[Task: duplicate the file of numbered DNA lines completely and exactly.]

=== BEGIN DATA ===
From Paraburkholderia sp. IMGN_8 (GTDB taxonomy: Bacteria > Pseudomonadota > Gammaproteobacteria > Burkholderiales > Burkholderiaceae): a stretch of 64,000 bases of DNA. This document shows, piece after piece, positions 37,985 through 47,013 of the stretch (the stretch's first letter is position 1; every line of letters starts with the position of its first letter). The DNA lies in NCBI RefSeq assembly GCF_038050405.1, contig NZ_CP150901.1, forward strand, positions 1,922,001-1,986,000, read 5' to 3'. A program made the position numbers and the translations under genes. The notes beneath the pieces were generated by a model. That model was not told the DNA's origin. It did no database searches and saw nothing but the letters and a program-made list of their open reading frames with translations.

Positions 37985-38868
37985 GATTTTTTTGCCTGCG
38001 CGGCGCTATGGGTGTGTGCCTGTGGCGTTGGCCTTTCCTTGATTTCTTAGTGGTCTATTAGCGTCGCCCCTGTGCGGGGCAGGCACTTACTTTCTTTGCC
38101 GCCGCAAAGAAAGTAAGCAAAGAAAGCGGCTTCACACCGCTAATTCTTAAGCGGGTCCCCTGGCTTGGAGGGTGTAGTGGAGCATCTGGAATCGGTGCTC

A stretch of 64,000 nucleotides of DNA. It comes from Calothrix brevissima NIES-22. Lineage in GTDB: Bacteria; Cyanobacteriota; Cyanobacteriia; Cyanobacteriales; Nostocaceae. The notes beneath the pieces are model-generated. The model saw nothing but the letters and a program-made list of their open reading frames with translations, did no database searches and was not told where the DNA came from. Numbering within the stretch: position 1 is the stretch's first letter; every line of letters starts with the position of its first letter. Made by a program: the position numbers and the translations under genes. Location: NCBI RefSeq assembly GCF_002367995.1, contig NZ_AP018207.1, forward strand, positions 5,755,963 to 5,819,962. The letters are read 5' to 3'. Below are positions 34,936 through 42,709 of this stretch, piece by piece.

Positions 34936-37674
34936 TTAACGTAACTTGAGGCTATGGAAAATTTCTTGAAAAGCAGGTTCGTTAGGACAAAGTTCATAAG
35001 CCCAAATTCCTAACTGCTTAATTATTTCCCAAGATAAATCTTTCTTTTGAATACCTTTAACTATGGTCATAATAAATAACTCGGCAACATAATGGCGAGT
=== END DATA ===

From Paraburkholderia sp. IMGN_8 (GTDB taxonomy: Bacteria > Pseudomonadota > Gammaproteobacteria > Burkholderiales > Burkholderiaceae): a stretch of 64,000 bases of DNA. This document shows, piece after piece, positions 37,985 through 47,013 of the stretch (the stretch's first letter is position 1; every line of letters starts with the position of its first letter). The DNA lies in NCBI RefSeq assembly GCF_038050405.1, contig NZ_CP150901.1, forward strand, positions 1,922,001-1,986,000, read 5' to 3'. A program made the position numbers and the translations under genes. The notes beneath the pieces were generated by a model. That model was not told the DNA's origin. It did no database searches and saw nothing but the letters and a program-made list of their open reading frames with translations.

Positions 37985-38868
37985 GATTTTTTTGCCTGCG
38001 CGGCGCTATGGGTGTGTGCCTGTGGCGTTGGCCTTTCCTTGATTTCTTAGTGGTCTATTAGCGTCGCCCCTGTGCGGGGCAGGCACTTACTTTCTTTGCC
38101 GCCGCAAAGAAAGTAAGCAAAGAAAGCGGCTTCACACCGCTAATTCTTAAGCGGGTCCCCTGGCTTGGAGGGTGTAGTGGAGCATCTGGAATCGGTGCTC

A stretch of 64,000 nucleotides of DNA. It comes from Calothrix brevissima NIES-22. Lineage in GTDB: Bacteria; Cyanobacteriota; Cyanobacteriia; Cyanobacteriales; Nostocaceae. The notes beneath the pieces are model-generated. The model saw nothing but the letters and a program-made list of their open reading frames with translations, did no database searches and was not told where the DNA came from. Numbering within the stretch: position 1 is the stretch's first letter; every line of letters starts with the position of its first letter. Made by a program: the position numbers and the translations under genes. Location: NCBI RefSeq assembly GCF_002367995.1, contig NZ_AP018207.1, forward strand, positions 5,755,963 to 5,819,962. The letters are read 5' to 3'. Below are positions 34,936 through 42,709 of this stretch, piece by piece.

Positions 34936-37674
34936 TTAACGTAACTTGAGGCTATGGAAAATTTCTTGAAAAGCAGGTTCGTTAGGACAAAGTTCATAAG
35001 CCCAAATTCCTAACTGCTTAATTATTTCCCAAGATAAATCTTTCTTTTGAATACCTTTAACTATGGTCATAATAAATAACTCGGCAACATAATGGCGAGT